Program Mission Statement
The Biomolecular Sciences Ph.D. Program fuses biological, chemical and physical sciences into a single curriculum, removing traditional barriers for interdisciplinary scientific thinking and education, and to prepare the next generation of scientists for success in cross-disciplinary research and development.
In our program, you will work closely with faculty to make cutting-edge research contributions in the biomolecular sciences, engage in multidisciplinary education, establish collaborations across the program’s science departments, and have the potential to interact with local industry partners. With course offerings assembled from various departments (Biology, Chemistry and Biochemistry, and Physics), coupled with a core curriculum focusing on fundamental concepts in biomolecular sciences, you can develop a degree plan that supports your research and career interests. By the end of your degree, you should possess the skills and knowledge necessary to develop a successful career, whether it is in academia, the private sector, or government agencies.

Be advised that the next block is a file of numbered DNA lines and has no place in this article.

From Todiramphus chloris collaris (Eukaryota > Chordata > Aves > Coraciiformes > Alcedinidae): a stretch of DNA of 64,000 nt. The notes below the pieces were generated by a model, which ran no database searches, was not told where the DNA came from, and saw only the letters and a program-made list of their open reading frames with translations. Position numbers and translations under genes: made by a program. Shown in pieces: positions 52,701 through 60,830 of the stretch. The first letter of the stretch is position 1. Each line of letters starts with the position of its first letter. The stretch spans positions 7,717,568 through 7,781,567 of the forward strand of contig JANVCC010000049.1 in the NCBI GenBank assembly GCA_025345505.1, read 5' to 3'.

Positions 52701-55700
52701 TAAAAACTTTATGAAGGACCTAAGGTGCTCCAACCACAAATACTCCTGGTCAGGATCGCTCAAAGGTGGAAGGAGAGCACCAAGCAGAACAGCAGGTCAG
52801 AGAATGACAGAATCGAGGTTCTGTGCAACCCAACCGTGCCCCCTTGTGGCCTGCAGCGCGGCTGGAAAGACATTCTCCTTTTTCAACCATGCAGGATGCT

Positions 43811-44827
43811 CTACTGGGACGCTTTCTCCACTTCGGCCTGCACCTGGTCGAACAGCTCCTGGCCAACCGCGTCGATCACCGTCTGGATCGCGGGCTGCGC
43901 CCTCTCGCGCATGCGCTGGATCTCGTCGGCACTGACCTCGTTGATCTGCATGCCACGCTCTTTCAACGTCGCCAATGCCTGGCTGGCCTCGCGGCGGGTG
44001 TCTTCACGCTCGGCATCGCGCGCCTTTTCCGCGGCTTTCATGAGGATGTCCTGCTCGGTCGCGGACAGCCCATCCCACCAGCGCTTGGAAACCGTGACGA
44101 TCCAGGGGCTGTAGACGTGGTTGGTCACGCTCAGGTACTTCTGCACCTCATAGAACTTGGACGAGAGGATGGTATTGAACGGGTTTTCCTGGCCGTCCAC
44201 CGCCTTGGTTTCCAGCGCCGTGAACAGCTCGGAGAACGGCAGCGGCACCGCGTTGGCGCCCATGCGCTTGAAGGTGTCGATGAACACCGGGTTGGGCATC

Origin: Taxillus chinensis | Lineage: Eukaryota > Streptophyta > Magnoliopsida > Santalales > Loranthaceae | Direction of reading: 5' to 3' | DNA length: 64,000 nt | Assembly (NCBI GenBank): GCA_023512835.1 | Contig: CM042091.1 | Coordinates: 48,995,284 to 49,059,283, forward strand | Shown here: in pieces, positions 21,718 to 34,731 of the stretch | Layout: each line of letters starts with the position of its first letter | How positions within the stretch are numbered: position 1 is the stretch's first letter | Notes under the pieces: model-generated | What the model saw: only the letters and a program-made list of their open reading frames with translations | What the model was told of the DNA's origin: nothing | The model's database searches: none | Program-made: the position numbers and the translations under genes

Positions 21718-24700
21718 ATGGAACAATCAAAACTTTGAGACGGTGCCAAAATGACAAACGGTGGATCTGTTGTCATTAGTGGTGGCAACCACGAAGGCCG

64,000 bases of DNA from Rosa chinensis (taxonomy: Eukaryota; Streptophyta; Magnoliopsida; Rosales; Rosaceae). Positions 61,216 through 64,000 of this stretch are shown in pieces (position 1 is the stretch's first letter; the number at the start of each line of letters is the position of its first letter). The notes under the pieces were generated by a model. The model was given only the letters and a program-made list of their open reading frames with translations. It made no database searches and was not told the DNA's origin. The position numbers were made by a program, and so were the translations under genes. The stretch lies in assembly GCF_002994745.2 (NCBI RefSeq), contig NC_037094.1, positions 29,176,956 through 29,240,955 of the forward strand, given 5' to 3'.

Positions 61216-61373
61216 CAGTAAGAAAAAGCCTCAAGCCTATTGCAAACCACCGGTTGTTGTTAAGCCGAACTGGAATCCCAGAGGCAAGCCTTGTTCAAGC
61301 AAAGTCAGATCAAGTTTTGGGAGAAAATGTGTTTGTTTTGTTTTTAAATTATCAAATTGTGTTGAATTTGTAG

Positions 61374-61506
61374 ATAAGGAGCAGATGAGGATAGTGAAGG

This interdisciplinary program provides training in areas including biochemistry, bioinformatics, biophysics, cell biology, computational biology, molecular modeling, and molecular biology to foster an integrated and quantitative approach to biomolecular studies. The three courses of the core sequence will be taught by faculty in the departments of Biological Sciences (BMOL 601), Chemistry and Biochemistry (BMOL 602), and Physics (BMOL 603), in order to expose students in the program to the perspectives of each of these fields. The goal of the program is to train scientists to conduct high-quality independent research and work as part of an interdisciplinary team to improve the understanding of the complex nature of molecules in biological systems.
Each student works under the guidance of an interdisciplinary supervisory committee chaired by the student’s major advisor. In addition to completing the required coursework and passing the preliminary and comprehensive exams, students must complete a research dissertation which must represent an original and significant research contribution in the biomolecular sciences.